After years of receiving extra government funding to push selected top universities up international university rankings, three major Chinese universities will no longer participate in overseas rankings – a move which academics say could make the rankings landscape less globally representative as Chinese universities pursue a different path.
The three prestigious universities, Renmin University of China, Nanjing University and Lanzhou University have withdrawn from “all international university rankings” according to Chinese official media this week, with official sources pointing to a focus on “educational autonomy” and “education with Chinese characteristics”.
Renmin University, one of China’s top 10 universities, was the first to announce it would not participate in overseas rankings, as reported by China National Radio (CNR) and China Daily earlier this week.
“The university’s administrators have reached a consensus and made the decision to withdraw the university from overseas rankings, which conforms with the overall direction of China’s education development and will become a trend,” the CNR report said, pointing to the likelihood of further Chinese university withdrawals ahead.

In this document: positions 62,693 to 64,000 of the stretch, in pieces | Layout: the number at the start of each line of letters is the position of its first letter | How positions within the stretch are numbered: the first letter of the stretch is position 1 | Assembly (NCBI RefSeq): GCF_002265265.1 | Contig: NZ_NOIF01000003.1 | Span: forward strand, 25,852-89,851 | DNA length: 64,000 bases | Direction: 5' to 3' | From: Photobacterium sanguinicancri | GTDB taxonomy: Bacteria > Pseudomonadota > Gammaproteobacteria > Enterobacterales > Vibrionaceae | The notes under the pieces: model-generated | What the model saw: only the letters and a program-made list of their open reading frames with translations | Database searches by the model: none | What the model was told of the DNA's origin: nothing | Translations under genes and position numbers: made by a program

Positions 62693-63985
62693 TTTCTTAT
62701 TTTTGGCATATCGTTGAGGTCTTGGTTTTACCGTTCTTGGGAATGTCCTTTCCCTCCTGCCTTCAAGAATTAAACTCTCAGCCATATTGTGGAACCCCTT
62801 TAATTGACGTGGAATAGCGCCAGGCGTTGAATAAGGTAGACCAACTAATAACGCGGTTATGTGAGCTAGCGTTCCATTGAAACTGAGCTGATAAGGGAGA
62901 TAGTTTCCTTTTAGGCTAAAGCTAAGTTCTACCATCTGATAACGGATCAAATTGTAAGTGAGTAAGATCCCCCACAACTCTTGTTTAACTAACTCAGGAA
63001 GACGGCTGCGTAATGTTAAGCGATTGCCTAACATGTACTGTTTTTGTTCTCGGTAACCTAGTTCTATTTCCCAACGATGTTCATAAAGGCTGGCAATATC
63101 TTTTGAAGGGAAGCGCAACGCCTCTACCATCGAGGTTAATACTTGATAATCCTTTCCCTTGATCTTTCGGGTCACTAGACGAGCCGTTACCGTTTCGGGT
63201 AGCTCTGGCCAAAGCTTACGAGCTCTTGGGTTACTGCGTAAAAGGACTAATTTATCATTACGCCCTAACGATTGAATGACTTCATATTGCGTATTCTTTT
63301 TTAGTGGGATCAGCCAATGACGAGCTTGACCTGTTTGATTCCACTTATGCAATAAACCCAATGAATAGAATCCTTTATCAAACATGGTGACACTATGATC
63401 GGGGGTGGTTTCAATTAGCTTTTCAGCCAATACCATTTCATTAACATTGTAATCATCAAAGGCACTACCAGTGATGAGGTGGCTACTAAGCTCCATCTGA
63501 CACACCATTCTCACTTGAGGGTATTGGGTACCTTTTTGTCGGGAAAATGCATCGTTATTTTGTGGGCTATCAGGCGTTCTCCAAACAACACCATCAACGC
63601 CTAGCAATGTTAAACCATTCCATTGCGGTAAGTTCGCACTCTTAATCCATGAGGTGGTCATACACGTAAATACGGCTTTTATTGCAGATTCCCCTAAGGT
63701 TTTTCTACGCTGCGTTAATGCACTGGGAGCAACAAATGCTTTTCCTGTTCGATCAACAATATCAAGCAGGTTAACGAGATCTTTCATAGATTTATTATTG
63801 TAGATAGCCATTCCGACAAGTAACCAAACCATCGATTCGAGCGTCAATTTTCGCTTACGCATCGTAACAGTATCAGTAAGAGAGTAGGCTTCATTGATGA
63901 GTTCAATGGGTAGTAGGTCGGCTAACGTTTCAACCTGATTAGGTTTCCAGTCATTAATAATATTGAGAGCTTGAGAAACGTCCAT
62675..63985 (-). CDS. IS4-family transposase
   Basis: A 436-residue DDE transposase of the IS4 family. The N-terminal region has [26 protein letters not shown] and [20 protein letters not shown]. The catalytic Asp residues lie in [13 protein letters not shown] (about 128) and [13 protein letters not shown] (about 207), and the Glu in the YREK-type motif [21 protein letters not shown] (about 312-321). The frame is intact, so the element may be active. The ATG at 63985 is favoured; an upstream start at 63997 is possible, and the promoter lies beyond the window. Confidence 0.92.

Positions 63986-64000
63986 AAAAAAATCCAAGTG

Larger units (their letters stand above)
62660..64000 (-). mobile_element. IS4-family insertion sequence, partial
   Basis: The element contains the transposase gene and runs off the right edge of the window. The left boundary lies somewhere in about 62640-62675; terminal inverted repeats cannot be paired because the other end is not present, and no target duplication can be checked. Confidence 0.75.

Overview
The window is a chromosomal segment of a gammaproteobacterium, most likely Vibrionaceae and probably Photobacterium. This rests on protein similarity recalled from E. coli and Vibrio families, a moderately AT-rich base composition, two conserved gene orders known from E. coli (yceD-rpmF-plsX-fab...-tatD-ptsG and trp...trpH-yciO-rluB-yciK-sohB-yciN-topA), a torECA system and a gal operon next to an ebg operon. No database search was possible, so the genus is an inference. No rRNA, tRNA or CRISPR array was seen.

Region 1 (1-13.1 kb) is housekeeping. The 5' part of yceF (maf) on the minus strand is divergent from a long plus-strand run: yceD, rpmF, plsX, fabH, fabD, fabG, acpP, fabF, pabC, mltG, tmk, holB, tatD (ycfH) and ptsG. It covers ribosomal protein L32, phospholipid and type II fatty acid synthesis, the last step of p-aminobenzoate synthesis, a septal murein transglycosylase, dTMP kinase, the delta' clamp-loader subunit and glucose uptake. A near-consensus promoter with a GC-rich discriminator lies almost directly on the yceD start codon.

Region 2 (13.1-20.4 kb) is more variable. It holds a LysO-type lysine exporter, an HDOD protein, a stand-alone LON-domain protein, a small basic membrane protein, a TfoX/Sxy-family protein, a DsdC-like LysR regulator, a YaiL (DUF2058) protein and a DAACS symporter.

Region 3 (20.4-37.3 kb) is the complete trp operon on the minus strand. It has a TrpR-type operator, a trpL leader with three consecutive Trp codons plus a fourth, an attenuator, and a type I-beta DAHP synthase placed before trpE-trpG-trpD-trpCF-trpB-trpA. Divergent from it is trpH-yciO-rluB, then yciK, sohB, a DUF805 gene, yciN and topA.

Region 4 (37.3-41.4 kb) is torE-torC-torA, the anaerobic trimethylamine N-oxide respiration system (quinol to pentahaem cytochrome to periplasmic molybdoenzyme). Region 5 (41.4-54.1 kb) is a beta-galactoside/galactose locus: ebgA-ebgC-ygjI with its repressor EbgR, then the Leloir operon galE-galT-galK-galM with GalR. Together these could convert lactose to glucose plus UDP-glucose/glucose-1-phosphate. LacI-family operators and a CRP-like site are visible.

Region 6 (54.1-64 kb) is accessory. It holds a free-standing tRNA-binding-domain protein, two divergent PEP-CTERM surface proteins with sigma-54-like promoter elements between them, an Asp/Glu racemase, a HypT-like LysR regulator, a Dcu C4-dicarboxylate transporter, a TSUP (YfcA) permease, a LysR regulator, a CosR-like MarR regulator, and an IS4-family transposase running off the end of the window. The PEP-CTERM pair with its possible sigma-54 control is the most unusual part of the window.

Nanjing University had already said in its 2021-25 plan that improving in international rankings was not an important development goal, according to a recent release from the website of the Communist Party of China Central Commission for Discipline Inspection and the National Supervisory Commission.
In its 2022 World University Rankings, QS ranked Nanjing at number seven within China and 131 globally, Renmin at 38 within China and in the 600-650 bracket internationally, while Lanzhou is at 44 in China and in the 750-800 range internationally. Times Higher Education(THE) World University Rankings also ranked Nanjing highest of the three, at 111 globally.
“They may be asking themselves what do we gain?” said Gerard Postiglione, emeritus professor at Hong Kong University.